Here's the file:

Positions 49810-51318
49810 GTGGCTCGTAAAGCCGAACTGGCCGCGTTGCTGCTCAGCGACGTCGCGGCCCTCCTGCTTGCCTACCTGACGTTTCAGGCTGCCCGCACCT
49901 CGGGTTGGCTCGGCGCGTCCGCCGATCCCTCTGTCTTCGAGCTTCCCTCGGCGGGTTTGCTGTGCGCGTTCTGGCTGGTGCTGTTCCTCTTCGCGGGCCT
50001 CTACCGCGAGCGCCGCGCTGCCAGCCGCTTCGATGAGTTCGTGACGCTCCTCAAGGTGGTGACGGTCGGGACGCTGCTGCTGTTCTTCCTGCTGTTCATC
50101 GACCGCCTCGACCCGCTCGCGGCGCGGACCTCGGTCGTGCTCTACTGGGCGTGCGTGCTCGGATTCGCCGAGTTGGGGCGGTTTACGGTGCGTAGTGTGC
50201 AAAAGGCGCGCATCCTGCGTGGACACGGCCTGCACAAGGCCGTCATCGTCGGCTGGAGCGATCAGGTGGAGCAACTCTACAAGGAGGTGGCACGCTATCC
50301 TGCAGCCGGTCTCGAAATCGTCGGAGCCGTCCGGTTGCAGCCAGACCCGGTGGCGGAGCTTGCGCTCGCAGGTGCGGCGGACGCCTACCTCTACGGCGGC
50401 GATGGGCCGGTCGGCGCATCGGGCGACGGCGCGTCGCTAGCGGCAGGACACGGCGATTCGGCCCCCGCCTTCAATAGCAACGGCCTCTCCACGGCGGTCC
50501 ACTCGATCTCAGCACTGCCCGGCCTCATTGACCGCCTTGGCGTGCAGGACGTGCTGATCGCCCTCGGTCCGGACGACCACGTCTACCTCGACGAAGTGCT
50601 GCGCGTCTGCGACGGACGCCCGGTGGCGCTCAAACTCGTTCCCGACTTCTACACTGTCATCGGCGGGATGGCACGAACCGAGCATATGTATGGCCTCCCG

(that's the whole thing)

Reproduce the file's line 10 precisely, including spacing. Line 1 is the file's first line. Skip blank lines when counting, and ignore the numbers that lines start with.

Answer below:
50601 GCGCGTCTGCGACGGACGCCCGGTGGCGCTCAAACTCGTTCCCGACTTCTACACTGTCATCGGCGGGATGGCACGAACCGAGCATATGTATGGCCTCCCG